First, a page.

The Director of Public Prosecution (DPP) Keriako Tobiko has asked Parliament to push for the establishment of a forensic laboratory to help secure convictions on serious crimes.
Tobiko told the Justice and Legal Affairs Committee of the National Assembly Wednesday that his officers have, to date, been forced to rely on eye-witness evidence to prosecute cases, including some complex ones such as murders, greatly reducing their chances of success.
The DPP said that with the changing dynamics of crime, it is necessary to boost the forensic capacity of investigators, saying this in turn would help him in securing convictions.
"It is a shame that we still rely on eye witness accounts to prosecute for lack of forensic capacity. That is why up to now you will hear people talking of mysterious deaths yet in the real sense these are not mysterious but we cannot unravel them because we do not have the forensic capacity," he said.
Tobiko, who was defending his offices' budgetary requisition, also complained that his office had been left out in the ongoing empowering of security and judicial organs.
"It would be futile to strengthen one arm without considering the other. We need an equitable empowerment of these organs such that as we empower the Judiciary we also look at the investigative agents," he said.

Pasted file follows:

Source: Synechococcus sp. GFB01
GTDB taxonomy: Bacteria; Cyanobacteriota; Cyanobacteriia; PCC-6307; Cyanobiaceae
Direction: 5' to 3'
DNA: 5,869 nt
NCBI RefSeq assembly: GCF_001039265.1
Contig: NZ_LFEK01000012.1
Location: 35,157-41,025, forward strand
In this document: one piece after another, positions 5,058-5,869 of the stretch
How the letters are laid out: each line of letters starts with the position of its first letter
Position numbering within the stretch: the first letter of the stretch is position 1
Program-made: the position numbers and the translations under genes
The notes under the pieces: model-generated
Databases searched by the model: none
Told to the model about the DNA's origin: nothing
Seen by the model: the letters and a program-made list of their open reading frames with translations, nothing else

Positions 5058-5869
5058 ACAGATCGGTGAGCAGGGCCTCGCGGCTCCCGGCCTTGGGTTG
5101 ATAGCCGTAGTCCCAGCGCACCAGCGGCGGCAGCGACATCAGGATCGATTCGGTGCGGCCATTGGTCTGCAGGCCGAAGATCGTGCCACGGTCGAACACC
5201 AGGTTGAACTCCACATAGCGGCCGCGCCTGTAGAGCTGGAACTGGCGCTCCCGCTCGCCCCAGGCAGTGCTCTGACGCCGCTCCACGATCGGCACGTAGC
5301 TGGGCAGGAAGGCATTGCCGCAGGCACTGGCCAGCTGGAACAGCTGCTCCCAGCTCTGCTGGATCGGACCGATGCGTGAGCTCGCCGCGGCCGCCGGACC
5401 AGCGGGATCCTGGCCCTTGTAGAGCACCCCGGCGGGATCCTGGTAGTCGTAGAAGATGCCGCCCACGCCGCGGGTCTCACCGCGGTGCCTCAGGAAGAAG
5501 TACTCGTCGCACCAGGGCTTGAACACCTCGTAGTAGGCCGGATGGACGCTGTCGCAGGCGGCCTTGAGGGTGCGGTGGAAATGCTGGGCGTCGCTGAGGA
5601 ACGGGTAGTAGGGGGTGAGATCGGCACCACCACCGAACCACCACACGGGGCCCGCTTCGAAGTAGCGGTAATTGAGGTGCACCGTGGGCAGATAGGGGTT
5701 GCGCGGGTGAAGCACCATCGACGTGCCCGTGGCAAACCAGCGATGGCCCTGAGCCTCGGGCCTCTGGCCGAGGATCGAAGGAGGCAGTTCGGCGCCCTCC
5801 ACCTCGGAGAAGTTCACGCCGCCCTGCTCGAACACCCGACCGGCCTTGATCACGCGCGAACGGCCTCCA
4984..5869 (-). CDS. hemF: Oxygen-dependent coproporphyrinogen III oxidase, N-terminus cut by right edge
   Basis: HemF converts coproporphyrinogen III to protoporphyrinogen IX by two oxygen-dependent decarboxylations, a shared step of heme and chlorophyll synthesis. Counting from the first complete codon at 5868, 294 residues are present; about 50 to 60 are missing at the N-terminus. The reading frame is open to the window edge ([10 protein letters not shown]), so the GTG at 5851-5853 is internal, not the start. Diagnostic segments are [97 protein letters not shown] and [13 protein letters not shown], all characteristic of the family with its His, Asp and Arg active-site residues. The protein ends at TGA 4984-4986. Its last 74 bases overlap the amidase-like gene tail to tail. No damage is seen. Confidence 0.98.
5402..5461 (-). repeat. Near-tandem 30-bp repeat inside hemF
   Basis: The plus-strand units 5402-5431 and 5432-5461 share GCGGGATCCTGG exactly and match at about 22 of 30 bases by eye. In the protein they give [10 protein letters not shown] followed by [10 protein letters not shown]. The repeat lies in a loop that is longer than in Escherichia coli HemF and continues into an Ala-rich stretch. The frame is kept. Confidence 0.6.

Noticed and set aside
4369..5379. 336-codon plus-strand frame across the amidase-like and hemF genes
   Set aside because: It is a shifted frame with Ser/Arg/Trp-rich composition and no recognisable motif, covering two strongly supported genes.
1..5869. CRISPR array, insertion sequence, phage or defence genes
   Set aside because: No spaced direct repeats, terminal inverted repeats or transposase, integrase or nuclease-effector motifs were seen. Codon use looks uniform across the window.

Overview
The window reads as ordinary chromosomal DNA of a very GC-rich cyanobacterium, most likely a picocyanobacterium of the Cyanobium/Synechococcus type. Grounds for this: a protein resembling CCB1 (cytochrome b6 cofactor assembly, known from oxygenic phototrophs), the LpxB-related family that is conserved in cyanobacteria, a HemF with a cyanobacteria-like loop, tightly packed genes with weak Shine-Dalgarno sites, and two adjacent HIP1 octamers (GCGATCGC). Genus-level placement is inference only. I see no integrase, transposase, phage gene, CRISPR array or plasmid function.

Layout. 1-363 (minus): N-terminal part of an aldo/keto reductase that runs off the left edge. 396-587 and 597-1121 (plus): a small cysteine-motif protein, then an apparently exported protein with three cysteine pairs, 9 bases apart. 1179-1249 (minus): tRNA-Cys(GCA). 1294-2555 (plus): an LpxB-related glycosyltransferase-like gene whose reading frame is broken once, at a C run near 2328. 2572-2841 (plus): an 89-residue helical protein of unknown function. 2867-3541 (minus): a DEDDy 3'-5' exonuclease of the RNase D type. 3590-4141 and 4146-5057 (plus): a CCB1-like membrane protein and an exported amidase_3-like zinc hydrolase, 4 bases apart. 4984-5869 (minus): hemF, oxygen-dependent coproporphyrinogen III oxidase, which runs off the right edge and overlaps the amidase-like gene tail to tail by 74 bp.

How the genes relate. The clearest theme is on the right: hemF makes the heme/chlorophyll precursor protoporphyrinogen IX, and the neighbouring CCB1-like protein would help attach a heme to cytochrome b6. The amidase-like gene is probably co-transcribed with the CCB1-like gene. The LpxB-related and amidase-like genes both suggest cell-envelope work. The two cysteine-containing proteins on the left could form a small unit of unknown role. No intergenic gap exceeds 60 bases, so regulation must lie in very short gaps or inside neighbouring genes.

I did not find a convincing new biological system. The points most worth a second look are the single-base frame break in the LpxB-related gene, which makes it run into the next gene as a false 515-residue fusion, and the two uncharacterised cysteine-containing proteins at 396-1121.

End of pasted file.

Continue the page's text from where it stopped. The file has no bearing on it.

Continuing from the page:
He said while his office has gradually moved to replace police prosecutors with lawyers, so far with over 600 lawyer prosecutors, he still required more funds to meet the 900 target to ensure the services are fully devolved to all sub-counties.
Tobiko also sought funds to lease new offices near Integrity Centre, saying their current place of work was "risky". He said they would need a house that does not harbour any other operations.
He said they will require Sh99 million annually to rent the new Pitman House, and thus would require more funding from the Sh72 million they receive annually for their offices at NSSF Building.
But the committee chaired by Ainabkoi MP Samuel Chepkonga advised the DPP to consider purchasing the facility, saying leasing would be costly in the long run.
The committee also advised Tobiko to consider hiring vehicles instead of buying 112 vehicles, at an estimated cost of Sh5 million each.
"If we give them money to buy cars, very soon they will bring here budgets for maintenance. They also need to move to the new government policy of hiring vehicles," said Githunguri MP Njoroge Baiya.